Iraq War, 2003-13

On 20 March 2003, a combined force of American, British and Australian troops under US leadership invaded Iraq in what was termed "the Second Gulf War". Their object was to locate and destroy suspected weapons of mass destruction.

Small but highly effective Australian army, air force, and navy elements assisted the operation. Within three weeks coalition forces had seized Baghdad and the corrupt and brutal dictatorship of Saddam Hussein was overthrown. However, no weapons of mass destruction were found.

The coalition’s victory was followed by a difficult "nation building" and counter-insurgency campaign to prevent Iraq sliding into civil war. In July 2003 an Australian army training team began to train Iraqi soldiers in Iraq and in April 2005 the army deployed a task group to southern Iraq to protect a Japanese engineer construction unit.

Iraq: Warrant Officer Lionel Orreal from the 1st Military Police Battalion passes an Iraqi woman wearing the traditional burka while on patrol outside the former Australian Embassy residence, Baghdad.  C1025514

By 2006, approximately 1,400 Australian soldiers remained engaged in reconstruction and rehabilitation work in Iraq together with American and other coalition forces. In mid-2008 Australia began to reduce its forces with the withdrawal of approximately 500 troops, leaving almost 1,000 Australian soldiers in Iraq. Australian combat troops ceased their operational role in Iraq on 31 July 2009.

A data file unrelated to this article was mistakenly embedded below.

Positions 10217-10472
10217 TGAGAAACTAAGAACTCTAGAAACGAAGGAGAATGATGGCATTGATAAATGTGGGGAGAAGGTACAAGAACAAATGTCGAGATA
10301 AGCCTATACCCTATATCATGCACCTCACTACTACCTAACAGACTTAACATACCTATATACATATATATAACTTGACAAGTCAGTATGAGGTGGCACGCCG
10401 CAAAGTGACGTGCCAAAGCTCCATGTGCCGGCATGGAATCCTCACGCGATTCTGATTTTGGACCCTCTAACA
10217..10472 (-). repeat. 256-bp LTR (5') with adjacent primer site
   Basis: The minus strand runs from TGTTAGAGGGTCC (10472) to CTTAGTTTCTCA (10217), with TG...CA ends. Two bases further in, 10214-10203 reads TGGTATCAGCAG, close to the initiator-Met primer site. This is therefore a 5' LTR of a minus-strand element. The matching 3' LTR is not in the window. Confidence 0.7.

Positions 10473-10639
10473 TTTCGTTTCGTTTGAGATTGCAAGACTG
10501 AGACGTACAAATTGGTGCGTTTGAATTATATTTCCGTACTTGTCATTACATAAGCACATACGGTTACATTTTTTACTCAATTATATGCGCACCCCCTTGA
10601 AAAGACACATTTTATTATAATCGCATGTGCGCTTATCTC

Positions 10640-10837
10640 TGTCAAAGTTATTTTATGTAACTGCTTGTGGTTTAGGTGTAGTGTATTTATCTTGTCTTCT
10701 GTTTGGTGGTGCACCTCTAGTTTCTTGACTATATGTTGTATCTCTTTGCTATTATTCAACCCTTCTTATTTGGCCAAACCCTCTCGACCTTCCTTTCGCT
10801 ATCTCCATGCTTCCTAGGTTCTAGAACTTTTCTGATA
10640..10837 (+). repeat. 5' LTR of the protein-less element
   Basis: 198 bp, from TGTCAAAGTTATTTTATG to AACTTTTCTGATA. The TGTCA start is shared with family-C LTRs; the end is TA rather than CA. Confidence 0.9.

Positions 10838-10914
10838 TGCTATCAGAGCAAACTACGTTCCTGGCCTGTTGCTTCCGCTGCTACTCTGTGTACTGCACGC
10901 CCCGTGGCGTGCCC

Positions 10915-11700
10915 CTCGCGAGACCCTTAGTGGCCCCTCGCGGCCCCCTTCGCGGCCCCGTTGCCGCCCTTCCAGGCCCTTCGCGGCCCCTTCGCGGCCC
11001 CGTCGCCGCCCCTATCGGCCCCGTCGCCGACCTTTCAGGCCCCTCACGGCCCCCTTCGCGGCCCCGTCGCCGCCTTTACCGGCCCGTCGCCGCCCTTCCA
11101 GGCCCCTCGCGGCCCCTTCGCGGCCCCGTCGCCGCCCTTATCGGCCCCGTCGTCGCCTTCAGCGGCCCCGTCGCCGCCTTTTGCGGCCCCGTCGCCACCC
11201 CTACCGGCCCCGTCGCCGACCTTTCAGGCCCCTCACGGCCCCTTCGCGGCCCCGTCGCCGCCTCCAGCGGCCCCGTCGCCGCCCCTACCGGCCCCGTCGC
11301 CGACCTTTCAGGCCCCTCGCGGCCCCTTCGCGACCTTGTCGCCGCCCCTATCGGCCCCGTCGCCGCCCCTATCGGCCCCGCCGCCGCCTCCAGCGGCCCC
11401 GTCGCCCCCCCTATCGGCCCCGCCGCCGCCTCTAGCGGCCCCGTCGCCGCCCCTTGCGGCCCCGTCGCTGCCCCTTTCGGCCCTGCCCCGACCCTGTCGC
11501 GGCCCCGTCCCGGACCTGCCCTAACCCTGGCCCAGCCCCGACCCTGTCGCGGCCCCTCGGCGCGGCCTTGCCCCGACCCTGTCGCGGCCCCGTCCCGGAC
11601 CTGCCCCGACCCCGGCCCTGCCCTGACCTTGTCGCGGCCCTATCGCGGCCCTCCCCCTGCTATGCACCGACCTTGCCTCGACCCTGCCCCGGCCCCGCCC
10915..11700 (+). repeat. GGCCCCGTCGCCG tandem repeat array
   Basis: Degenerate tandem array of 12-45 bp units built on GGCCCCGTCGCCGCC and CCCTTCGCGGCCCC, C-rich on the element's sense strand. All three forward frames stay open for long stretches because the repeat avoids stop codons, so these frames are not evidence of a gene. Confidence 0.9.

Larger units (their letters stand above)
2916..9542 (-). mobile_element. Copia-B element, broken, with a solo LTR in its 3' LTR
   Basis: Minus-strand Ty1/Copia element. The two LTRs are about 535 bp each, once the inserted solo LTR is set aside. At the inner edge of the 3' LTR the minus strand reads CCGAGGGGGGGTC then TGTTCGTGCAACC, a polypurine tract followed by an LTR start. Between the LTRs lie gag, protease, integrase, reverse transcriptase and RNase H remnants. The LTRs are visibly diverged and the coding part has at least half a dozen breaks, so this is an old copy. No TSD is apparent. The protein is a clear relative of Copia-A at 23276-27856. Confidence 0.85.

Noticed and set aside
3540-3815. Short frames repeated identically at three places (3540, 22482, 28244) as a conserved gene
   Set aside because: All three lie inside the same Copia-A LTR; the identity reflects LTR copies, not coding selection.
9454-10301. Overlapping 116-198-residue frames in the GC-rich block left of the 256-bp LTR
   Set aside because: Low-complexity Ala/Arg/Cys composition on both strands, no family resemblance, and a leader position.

By May 2011 all non-US coalition forces had withdrawn from Iraq and the US military withdraw all forces on 18 December 2011, thus ending the Iraq War.

Two Australian service personnel died in the conflict in Iraq between 16 July 2003 and 31 July 2009.

Sources and further reading:

Department of Defence, The war in Iraq: ADF operations in the Middle East in 2003, Canberra, Department of Defence, 2004

Marcus Fielding, Red Zone Baghdad: my war in Iraq, Sydney, Big Sky, 2011

Jim Molan, Running the war in Iraq: an Australian general, 300,000 troops, the bloodiest conflict of our time, Sydney, HarperCollins, 2008

John Mortimer and David Stevens (eds), Presence, power projection and sea control: the RAN in the Gulf, 1990–2009, Canberra, Sea Power Centre – Australia, 2009

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